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The year was 2005… fresh out of college and already not content with the seemingly homogenous lifestyles and job options in the Washington DC area, feeling unfulfilled but unsure why, feeling like I was locked in a cage during all working hours and hardly had any time to step outside and see the light of day… other than a long commute to work.  (I was a bit more dramatic back then…)  This was a drastic change from my background of competitive high school cross country, and college marathon training through which I had developed a strong connection to being in unconfined motion.

I decided to take a leap and move to Maui, Hawaii for massage therapy school to explore the possibility of a more fulfilling career, hoping to find a lifestyle that did not involve long hours in a cubicle.  I was determined to find a way to “think outside the box.”  Friends and family may have initially thought of this as an excuse for a prolonged tropical vacation, but for me it was not an excuse to lay in the sun and drink out of coconuts.  It was the beginning of a new career and a great way to gain a new perspective on life.  Getting off the plane far far away with nothing but a few bags and a hostel arranged for the night was a memorable moment for me, and the first time I felt truly on my own.

As with many others in the medical/health field, personal experience recovering from an previous injury inspired me to consider a form of wellness therapy as a career to help others through similar setbacks.  I approached massage school with a rehab oriented/clinical mindset for correcting injuries.  I liked to push my body with sports, and the tight spots in my own body proved to be an excellent testing ground for learning to excel at tissue work.  While on Hawaii, I was introduced to yoga and also was able to get in the water and surf regularly which were both excellent ways to feel in my own body the anatomy, biomechanics, and fascial patterns that are relevant to a bodyworker's foundational knowledge of tissue work.      

After massage school, the decision to leave Maui was a difficult one, but I ultimately decided to head back to my hometown, where I quickly felt unsettled once again.  In Maui, I would have been most likely to work at a resort doing massage therapy, which did sound splendid to stick around and surf in the sunshine, but also sounded like stalling my career.  

To define myself as a sports and rehab oriented therapist, and to learn the technique that had helped me with previous injuries, I signed up for a course in Active Release Technique (ART) which brought me to Portland, OR.  Upon visiting, for a long weekend, I found Portland to be a great hub for alternative medicine. With OHSU, chiropractic, naturopathic, and oriental medicine schools all in one area, and with more support and understanding for massage as a therapeutic intervention, Portland was a great place to feel inspired and figure out what to do next.  Also, the proximity of the mountain and the ocean, made Portland a great place to play in the great outdoors.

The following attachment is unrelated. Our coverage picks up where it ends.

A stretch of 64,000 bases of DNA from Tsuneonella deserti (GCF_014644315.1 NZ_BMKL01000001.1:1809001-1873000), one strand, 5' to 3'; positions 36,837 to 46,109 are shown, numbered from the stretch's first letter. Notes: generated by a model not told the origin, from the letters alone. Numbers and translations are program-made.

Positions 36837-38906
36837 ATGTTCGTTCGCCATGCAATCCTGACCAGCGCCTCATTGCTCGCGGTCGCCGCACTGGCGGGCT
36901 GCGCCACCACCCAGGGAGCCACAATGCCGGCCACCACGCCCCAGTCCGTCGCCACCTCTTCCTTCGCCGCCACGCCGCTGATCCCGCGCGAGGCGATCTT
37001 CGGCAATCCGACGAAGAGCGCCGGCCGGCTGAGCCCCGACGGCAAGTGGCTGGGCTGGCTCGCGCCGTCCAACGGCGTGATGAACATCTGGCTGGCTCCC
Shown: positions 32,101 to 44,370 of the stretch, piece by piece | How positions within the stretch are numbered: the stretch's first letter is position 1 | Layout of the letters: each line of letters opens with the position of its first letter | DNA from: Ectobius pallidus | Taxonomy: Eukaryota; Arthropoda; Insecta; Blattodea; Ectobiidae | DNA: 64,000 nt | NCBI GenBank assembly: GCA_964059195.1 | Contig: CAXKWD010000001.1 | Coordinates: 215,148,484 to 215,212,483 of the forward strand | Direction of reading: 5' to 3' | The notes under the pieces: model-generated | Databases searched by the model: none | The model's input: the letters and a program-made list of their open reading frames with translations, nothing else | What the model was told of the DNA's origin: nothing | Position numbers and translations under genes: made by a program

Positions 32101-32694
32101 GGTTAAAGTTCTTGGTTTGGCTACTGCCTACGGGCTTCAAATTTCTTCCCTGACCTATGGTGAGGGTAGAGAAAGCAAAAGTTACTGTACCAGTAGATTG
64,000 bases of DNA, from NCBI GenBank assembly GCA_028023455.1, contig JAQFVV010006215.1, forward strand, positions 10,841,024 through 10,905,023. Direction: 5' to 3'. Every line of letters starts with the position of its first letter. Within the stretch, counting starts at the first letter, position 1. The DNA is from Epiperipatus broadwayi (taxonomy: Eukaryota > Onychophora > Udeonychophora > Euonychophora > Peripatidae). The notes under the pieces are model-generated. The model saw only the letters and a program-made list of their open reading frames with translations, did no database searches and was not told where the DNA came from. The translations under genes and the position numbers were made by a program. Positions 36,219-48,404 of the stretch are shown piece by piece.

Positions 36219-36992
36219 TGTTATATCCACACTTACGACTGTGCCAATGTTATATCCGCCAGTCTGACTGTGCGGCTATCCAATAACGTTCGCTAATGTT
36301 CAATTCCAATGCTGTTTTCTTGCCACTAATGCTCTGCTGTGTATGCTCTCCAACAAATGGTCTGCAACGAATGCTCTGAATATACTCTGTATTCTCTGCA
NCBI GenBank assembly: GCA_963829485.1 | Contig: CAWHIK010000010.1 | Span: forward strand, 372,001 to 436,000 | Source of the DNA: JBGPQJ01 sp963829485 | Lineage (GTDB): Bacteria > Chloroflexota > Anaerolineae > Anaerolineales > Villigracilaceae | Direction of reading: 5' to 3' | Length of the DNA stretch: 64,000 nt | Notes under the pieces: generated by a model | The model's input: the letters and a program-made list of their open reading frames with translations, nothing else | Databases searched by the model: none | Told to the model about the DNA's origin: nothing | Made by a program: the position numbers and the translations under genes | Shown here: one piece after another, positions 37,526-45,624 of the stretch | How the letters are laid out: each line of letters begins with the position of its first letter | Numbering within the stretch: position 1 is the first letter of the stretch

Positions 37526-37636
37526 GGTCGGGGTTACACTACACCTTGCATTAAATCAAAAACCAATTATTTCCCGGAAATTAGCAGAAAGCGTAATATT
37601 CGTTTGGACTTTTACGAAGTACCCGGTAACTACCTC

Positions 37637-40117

In 2008, I packed up my little car and drove across the country to arrive in Portland, OR.  The surfboards on top of my car got some funny looks while traveling through the middle of the country.  And looking back, I could have done more planning for the move, but Northern Virginia was feeling like a stale blast from the past, and I was more than ready for the next chapter of my journey.      

In Portland, after getting established, I found Nike World Headquarters and worked out of their Bo Jackson Wellness Center on campus for a few years.  My experience at Nike was great and helped me develop some ties to Track & Field and Surf events, and helped me make the decision to pursue chiropractic as a way to enhance my hands-on and diagnostic skills.    

In 2013, I enrolled at University of Western States for a concurrent program in Chiropractic and Sports Medicine.  Soft tissue work is very effective for many issues, but sometimes does not entirely resolve the issue.  From this program I hoped to develop assessment and diagnosis skills, broaden my knowledge and have more tools to help people stay healthy.  The health and wellness field is not an exact science, there are a lot of theories out there and some of them conflict with each other.  Sprinting and Surfing are great activities to put those theories to the test and see which theories actually work, and which ones just sound good in a textbook.  This is an ongoing process and the answers we discover usually lead to more in-depth questions.  Physiotherapy of any kind is a great career for one with a curious mind.